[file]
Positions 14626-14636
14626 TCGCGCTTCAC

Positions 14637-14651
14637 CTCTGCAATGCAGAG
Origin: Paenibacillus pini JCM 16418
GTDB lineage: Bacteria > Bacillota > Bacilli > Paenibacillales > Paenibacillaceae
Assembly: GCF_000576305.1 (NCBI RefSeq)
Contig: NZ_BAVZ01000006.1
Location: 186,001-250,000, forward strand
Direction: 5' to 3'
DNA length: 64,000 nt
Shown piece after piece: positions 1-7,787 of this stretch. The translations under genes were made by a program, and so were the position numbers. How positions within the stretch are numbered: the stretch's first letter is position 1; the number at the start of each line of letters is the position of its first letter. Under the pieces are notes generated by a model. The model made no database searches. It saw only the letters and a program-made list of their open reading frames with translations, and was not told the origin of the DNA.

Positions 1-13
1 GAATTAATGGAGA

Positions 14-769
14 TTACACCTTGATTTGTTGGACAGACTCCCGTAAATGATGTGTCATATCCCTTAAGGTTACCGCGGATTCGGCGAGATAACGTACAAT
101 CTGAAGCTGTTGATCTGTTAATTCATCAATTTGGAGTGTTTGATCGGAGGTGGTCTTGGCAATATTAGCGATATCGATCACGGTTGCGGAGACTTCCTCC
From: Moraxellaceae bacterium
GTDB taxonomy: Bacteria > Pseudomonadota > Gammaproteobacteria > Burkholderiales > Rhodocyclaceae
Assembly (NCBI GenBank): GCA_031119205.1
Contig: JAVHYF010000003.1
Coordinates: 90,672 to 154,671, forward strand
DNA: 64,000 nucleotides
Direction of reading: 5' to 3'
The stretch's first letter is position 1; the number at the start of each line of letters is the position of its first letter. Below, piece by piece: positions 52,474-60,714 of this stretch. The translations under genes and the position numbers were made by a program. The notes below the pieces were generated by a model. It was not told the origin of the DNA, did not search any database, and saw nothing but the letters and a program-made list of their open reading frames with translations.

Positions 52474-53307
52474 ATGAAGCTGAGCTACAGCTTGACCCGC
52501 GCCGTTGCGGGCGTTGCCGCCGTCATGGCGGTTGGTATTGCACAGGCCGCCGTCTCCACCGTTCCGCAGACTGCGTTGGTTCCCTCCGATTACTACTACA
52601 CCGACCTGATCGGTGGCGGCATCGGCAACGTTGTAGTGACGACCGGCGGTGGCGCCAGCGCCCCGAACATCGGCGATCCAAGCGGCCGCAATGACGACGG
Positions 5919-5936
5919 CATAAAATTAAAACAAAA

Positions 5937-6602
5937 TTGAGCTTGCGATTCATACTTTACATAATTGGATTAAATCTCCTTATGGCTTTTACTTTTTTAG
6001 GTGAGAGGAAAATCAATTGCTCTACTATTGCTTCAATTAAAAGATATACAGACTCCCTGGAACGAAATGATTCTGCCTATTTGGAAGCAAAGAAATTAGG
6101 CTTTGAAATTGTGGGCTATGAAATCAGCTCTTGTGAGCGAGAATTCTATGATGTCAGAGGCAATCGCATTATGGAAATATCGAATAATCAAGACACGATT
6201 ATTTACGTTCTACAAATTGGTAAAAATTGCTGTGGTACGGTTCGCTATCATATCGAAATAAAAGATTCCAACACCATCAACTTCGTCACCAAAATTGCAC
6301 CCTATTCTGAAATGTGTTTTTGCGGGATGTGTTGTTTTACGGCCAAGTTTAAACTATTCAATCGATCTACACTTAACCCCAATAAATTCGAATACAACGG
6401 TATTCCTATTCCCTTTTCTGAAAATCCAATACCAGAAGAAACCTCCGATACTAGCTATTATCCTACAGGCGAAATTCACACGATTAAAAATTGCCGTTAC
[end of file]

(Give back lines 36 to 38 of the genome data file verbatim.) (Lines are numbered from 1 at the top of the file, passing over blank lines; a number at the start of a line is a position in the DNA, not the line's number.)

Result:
6201 ATTTACGTTCTACAAATTGGTAAAAATTGCTGTGGTACGGTTCGCTATCATATCGAAATAAAAGATTCCAACACCATCAACTTCGTCACCAAAATTGCAC
6301 CCTATTCTGAAATGTGTTTTTGCGGGATGTGTTGTTTTACGGCCAAGTTTAAACTATTCAATCGATCTACACTTAACCCCAATAAATTCGAATACAACGG
6401 TATTCCTATTCCCTTTTCTGAAAATCCAATACCAGAAGAAACCTCCGATACTAGCTATTATCCTACAGGCGAAATTCACACGATTAAAAATTGCCGTTAC